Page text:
relation (mathematics)
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mathematics Mathematics is an area of knowledge that includes the topics of numbers, formulas and related structures, shapes and the spaces in which they are contained, and quantities and their changes. These topics are represented in modern mathematics ...
, a relation on a set may, or may not, hold between two given set members. For example, ''"is less than"'' is a relation on the set of
natural number In mathematics, the natural numbers are those numbers used for counting (as in "there are ''six'' coins on the table") and ordering (as in "this is the ''third'' largest city in the country"). Numbers used for counting are called ''Cardinal n ...
s; it holds e.g. between 1 and 3 (denoted as 1<3) , and likewise between 3 and 4 (denoted as 3<4), but neither between 3 and 1 nor between 4 and 4. As another example, ''"is sister of"'' is a relation on the set of all people, it holds e.g. between Marie Curie and Bronisława Dłuska, and likewise vice versa. Set members may not be in relation "to a certain degree", hence e.g. ''"has some resemblance to"'' cannot be a relation. Formally, a relation over a set can be seen as a set of ordered pairs of members of . The relation holds between and if is a member of . For example, the relation ''"is less than"'' on the natural numbers is an infinite set of pairs of natural numbers that contains both and , but neither nor . The relation ''"is a nontrivial divisor of"'' on the set of one-digit natural numbers is sufficiently small to be shown here: ; for example 2 is a nontrivial divisor of 8, but not vice versa, hence , but . If is a relation that holds for and one often writes . For most common relations in mathematics, special symbols are introduced, like "<" for ''"is less than"'', and ", " for ''"is a nontrivial divisor of"'', and, most popular "=" for ''"is equal to"''. For example, "1<3", "1 is less than 3", and "" mean all the same; some authors also write "". Various properties of relations are investigated. A relation is reflexive if holds for all , and irreflexive if holds for no . It is symmetric if always implies , and asymmetric if implies that is impossible. It is transitive if and always implies . For example, ''"is less than"'' is irreflexive, asymmetric, and transitive, but neither reflexive nor symmetric, ''"is sister of"'' is symmetric and transitive, but neither reflexive (e.g. Pierre Curie is not a sister of himself) nor asymmetric, while being irreflexive or not may be a matter of definition (is every woman a sister of herself?), ''"is ancestor of"'' is transitive, while ''"is parent of"'' is not. Mathematical theorems are known about combinations of relation properties, such as "A transitive relation is irreflexive if, and only if, it is asymmetric". Of particular importance are relations that satisfy certain combinations of properties. A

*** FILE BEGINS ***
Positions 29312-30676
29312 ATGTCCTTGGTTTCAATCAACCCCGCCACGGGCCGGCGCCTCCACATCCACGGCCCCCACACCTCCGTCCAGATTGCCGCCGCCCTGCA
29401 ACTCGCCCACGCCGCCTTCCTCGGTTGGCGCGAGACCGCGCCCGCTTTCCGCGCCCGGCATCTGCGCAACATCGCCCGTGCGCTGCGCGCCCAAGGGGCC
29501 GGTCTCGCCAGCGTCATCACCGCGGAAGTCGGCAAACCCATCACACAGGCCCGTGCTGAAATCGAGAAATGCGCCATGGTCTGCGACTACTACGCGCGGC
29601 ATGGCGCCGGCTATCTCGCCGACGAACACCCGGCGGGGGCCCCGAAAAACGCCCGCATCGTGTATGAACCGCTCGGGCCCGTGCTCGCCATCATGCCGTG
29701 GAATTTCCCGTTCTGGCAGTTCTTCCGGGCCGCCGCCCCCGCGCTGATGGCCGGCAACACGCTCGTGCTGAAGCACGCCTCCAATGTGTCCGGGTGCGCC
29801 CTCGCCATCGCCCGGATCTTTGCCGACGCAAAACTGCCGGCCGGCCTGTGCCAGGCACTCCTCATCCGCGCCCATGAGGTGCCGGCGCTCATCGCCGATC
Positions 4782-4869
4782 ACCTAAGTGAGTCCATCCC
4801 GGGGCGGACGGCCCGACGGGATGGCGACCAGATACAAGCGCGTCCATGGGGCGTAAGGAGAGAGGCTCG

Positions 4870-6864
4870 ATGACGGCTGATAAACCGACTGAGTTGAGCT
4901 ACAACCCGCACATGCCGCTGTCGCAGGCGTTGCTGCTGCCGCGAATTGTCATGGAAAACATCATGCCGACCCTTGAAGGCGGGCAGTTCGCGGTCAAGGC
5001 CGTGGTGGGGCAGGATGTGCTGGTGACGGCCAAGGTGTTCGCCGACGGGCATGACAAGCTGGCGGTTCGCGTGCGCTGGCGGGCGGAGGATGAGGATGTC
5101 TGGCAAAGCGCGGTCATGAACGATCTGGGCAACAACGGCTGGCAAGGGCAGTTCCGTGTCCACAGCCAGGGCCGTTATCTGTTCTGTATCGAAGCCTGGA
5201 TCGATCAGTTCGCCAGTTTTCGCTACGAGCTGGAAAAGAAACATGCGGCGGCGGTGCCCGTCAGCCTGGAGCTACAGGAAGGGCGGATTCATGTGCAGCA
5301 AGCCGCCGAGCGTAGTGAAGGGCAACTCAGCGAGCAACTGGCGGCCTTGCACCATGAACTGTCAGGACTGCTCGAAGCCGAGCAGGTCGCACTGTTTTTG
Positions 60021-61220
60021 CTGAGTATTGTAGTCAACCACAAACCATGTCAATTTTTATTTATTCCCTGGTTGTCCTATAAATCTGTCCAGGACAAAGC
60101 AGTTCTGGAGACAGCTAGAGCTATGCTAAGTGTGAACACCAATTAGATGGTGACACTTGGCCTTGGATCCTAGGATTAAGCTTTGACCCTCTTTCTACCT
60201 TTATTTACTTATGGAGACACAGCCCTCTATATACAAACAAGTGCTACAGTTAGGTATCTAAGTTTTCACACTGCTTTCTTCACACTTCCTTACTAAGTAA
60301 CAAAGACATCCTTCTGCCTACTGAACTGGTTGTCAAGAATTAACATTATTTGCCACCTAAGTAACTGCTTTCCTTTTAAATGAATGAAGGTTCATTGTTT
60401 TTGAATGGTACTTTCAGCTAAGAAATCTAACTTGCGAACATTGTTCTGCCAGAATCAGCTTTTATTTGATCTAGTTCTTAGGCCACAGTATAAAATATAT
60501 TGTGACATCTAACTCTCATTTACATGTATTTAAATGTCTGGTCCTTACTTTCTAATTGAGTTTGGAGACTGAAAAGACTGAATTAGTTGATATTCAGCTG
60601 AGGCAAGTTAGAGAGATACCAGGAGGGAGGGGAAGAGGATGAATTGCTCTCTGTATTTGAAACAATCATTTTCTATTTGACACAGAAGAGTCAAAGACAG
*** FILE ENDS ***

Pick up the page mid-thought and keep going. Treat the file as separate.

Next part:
partial order In mathematics, especially order theory, a partially ordered set (also poset) formalizes and generalizes the intuitive concept of an ordering, sequencing, or arrangement of the elements of a Set (mathematics), set. A poset consists of a set toget ...
is a relation that is irreflexive, asymmetric, and transitive, an equivalence relation is a relation that is reflexive, symmetric, and transitive, a function is a relation that is right-unique and left-total (see below). Since relations are sets, they can be manipulated using set operations, including union, intersection, and complementation, and satisfying the laws of an
algebra of sets In mathematics Mathematics is an area of knowledge that includes the topics of numbers, formulas and related structures, shapes and the spaces in which they are contained, and quantities and their changes. These topics are represented in ...
. Beyond that, operations like the converse of a relation and the composition of relations are available, satisfying the laws of a calculus of relations. Ernst Schröder (1895
Algebra und Logic der Relative
via Internet Archive
C. I. Lewis (1918
A Survey of Symbolic Logic
, pages 269 to 279, via internet Archive
The above concept of relationcalled "homogeneous binary relation (on sets)" when delineation from its generalizations is important has been generalized to admit relations between members of two different sets ('' heterogeneous relation'', like ''"lies on"'' between the set of all points and that of all lines in geometry), relations between three or more sets ('' Finitary relation'', like ''"person x lives in town y at time z"''), and relations between classesa generalization of sets (like ''"is an element of"'' on the class of all sets, see ).